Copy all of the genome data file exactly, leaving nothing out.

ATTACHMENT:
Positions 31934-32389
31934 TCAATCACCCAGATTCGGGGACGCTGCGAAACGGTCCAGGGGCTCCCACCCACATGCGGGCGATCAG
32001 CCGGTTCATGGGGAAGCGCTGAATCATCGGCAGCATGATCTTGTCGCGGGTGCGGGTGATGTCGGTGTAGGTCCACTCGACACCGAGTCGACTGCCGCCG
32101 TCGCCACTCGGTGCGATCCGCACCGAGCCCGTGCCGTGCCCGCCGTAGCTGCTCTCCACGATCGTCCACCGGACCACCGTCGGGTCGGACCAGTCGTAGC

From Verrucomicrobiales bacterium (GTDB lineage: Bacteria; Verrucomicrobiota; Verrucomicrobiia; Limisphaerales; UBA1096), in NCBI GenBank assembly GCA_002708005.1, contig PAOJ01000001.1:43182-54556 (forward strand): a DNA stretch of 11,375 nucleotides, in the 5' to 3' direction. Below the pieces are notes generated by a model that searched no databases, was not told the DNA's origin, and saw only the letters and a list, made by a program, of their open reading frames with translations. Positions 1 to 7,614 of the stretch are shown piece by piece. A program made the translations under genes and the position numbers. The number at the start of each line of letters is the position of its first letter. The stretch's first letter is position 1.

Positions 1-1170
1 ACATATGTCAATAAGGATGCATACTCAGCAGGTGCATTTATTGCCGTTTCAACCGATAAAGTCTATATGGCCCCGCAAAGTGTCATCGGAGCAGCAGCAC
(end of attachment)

Positions 31934-32389
31934 TCAATCACCCAGATTCGGGGACGCTGCGAAACGGTCCAGGGGCTCCCACCCACATGCGGGCGATCAG
32001 CCGGTTCATGGGGAAGCGCTGAATCATCGGCAGCATGATCTTGTCGCGGGTGCGGGTGATGTCGGTGTAGGTCCACTCGACACCGAGTCGACTGCCGCCG
32101 TCGCCACTCGGTGCGATCCGCACCGAGCCCGTGCCGTGCCCGCCGTAGCTGCTCTCCACGATCGTCCACCGGACCACCGTCGGGTCGGACCAGTCGTAGC

From Verrucomicrobiales bacterium (GTDB lineage: Bacteria; Verrucomicrobiota; Verrucomicrobiia; Limisphaerales; UBA1096), in NCBI GenBank assembly GCA_002708005.1, contig PAOJ01000001.1:43182-54556 (forward strand): a DNA stretch of 11,375 nucleotides, in the 5' to 3' direction. Below the pieces are notes generated by a model that searched no databases, was not told the DNA's origin, and saw only the letters and a list, made by a program, of their open reading frames with translations. Positions 1 to 7,614 of the stretch are shown piece by piece. A program made the translations under genes and the position numbers. The number at the start of each line of letters is the position of its first letter. The stretch's first letter is position 1.

Positions 1-1170
1 ACATATGTCAATAAGGATGCATACTCAGCAGGTGCATTTATTGCCGTTTCAACCGATAAAGTCTATATGGCCCCGCAAAGTGTCATCGGAGCAGCAGCAC